I’m travelling this week to meet up with another indie developer about our games. I asked my Facebook followers what question I could answer for this blog while I was travelling. Someone asked about my first role-playing experience—as I wrote my answer went way beyond just “nostalgia.” This is more raw and honest than I’m sure the asker expected!
This past week, I focused my development efforts on the user interface (UI) of Archmage Rises. Proper software development methodology mandates that we should take on the highest priority, highest risk items first. We should do this to save enough time and energy to deal with the truly dangerous issues: the unknowns. Archmage Rises is a UI-heavy game, and the interface is core to the entire game experience. Fortunately, I’m working with the very talented UI artist Rick Grossenbacher.
Note: We’re only about a quarter of the way through the process, but I thought I’d share the approach and progress thus far. (more…)
If you’ve been following these dev blogs, you’ll know that I have been living at my cottage for the last three and a half months. No, I wasn’t kicked out due to some indiscretion or ill-advised car purchase. I was living in the cottage so I could manage the little store I mentioned a couple weeks ago. After a job well done, it was time to come home.
So last week, my family arrived en masse to bring me back to civilization. Talk about an ironic reversal of what college students happen to be experiencing this week: I’m finally returning home, not leaving it. In fact, my week has been taken over by family matters and getting resituated. Although my wife is made of pure, delightful chaos, I am of the Spartan persuasion—and I happen to love order with a nice task list by my side. There were so many chores to do around the house once I was finally back. . . .
OK, it wasn’t this bad, but it felt that way.
Despite the upheaval, I can proudly announce two major developments for Archmage Rises:
I had a bizarre personal/family situation that totally consumed me from May to the end of July. Nothing much happened with Archmage during that time, which was like Chinese water torture for an indie dev.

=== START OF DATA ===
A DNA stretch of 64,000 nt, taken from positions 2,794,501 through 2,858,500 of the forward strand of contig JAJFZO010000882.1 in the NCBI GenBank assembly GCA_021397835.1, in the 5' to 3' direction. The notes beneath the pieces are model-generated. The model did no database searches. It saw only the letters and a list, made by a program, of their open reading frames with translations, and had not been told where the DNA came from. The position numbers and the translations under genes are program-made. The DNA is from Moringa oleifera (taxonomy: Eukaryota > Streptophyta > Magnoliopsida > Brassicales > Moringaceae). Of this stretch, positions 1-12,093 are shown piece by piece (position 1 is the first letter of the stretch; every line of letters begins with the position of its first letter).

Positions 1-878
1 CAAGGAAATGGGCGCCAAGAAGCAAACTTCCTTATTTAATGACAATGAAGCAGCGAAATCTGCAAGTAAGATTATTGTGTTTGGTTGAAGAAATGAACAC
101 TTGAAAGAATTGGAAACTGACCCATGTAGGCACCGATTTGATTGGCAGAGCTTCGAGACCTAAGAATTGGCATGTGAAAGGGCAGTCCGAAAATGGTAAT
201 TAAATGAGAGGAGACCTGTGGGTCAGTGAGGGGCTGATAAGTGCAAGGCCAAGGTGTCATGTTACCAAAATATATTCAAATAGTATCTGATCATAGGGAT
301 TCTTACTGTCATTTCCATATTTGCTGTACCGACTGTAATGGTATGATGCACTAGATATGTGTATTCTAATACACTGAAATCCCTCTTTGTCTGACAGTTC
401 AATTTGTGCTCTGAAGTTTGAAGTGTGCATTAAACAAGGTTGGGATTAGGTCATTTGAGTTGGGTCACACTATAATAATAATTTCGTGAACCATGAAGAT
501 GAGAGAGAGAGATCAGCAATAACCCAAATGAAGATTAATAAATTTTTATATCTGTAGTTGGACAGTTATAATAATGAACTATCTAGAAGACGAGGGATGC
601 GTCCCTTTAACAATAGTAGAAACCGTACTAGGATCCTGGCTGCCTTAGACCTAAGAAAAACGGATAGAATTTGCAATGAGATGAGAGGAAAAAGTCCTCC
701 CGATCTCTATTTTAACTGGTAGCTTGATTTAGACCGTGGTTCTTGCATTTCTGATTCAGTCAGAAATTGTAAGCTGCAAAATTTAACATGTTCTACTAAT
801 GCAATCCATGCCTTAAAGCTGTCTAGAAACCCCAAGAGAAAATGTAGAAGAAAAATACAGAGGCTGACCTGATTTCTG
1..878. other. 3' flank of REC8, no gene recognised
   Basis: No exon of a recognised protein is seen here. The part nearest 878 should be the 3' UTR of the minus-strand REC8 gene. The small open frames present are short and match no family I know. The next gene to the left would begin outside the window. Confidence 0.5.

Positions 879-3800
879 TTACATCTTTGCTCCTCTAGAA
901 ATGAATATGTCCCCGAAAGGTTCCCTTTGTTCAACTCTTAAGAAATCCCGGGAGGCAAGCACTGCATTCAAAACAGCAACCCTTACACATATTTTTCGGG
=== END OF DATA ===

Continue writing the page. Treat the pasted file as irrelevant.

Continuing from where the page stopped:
It turns out that I had to take over a little store – from personnel to IT. I couldn’t choose not to do this. It was just something I had to do for the good of my family.
This is a fitting picture for an indie developer’s life
Sometimes a new solution is just an old idea in a new package.
Last time, I covered how re-reading the Dragonlance novels got me thinking about a new kind of RPG. One that is a realistic open world, procedurally-generated, and full of meaningful choices. The question is: How can I build it? Is it even possible?
Shark Tank is a TV show where prospective entrepreneurs (fish) pitch their business ideas to industry titans (sharks). After one of these pitches, Kevin (the grumpy Simon type billionaire on the show) asked, “Which is more important: The idea or the execution?”
Thinking for a minute, the entrepreneur nervously answered “Execution.”
“Right answer,” said Kevin. And he proceeded to invest in the idea.
I had a solid idea, but I wasn’t so sure about how to execute it. If I want to allow the player true choice, I have to address the cost of choice head on. I found the answer in two places: another TV show . . . and the early ‘90s.
Cost of Player Choice
There is one reason why the same characters die at the same time both in my playthrough and yourplaythrough of Watch Dogs: cost. Video game budgets now eclipse movies by a considerable margin—leading to less relevant choices.
I am very interested in what drives creative inspiration. How to spark it, then harness it. I’ve read books on it. I’ve looked into what the artistic masters like Da Vinci, Michelangelo or Bach did. I’ll share the best advice I have assimilated on the topic:
I wrote my previous post because someone asked me to. I did not anticipate how well it would be received by the gamedev community. Thank you, everyone! Some favorite comments:
“I share a lot of similar background.”
“I wanted to contact you to let you know that I was incredibly inspired by your writing.”
“Thank you for this article. It may very well change my life.”
I enjoyed hearing thoughts from fellow developers on what I shared.
Some people wrote (in varying levels of harshness) that I’m going to fail again on PC just as I did in mobile. They stated that past performance is an indicator of future performance. If this were true, only people who have succeeded will succeed, and only people who have failed will fail. But life shows us something quite different: successful people failing and unsuccessful people succeeding. The real issue is not about past performance, but what has changed (the pivot, to use Lean Startup jargon) in the present. My article did not detail how I am applying all of the lessons learned to Archmage. That starts now!